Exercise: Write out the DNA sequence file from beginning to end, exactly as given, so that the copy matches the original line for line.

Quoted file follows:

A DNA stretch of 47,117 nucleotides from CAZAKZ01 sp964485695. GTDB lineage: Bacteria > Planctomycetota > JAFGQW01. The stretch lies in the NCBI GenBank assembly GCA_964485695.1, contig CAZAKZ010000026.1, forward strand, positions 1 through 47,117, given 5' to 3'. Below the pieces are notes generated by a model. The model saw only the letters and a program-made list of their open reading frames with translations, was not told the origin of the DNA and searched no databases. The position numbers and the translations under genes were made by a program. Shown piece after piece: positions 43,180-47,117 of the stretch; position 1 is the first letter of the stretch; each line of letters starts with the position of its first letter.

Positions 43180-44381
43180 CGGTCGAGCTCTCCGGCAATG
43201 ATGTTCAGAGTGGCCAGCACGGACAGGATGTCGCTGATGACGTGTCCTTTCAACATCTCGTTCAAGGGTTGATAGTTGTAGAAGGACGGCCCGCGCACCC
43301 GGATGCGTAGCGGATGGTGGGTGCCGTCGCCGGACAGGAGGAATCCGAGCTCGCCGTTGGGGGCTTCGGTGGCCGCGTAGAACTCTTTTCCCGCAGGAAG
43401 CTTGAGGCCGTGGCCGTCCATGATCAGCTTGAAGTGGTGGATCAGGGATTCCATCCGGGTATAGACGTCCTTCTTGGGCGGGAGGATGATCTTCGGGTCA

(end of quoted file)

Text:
A DNA stretch of 47,117 nucleotides from CAZAKZ01 sp964485695. GTDB lineage: Bacteria > Planctomycetota > JAFGQW01. The stretch lies in the NCBI GenBank assembly GCA_964485695.1, contig CAZAKZ010000026.1, forward strand, positions 1 through 47,117, given 5' to 3'. Below the pieces are notes generated by a model. The model saw only the letters and a program-made list of their open reading frames with translations, was not told the origin of the DNA and searched no databases. The position numbers and the translations under genes were made by a program. Shown piece after piece: positions 43,180-47,117 of the stretch; position 1 is the first letter of the stretch; each line of letters starts with the position of its first letter.

Positions 43180-44381
43180 CGGTCGAGCTCTCCGGCAATG
43201 ATGTTCAGAGTGGCCAGCACGGACAGGATGTCGCTGATGACGTGTCCTTTCAACATCTCGTTCAAGGGTTGATAGTTGTAGAAGGACGGCCCGCGCACCC
43301 GGATGCGTAGCGGATGGTGGGTGCCGTCGCCGGACAGGAGGAATCCGAGCTCGCCGTTGGGGGCTTCGGTGGCCGCGTAGAACTCTTTTCCCGCAGGAAG
43401 CTTGAGGCCGTGGCCGTCCATGATCAGCTTGAAGTGGTGGATCAGGGATTCCATCCGGGTATAGACGTCCTTCTTGGGCGGGAGGATGATCTTCGGGTCA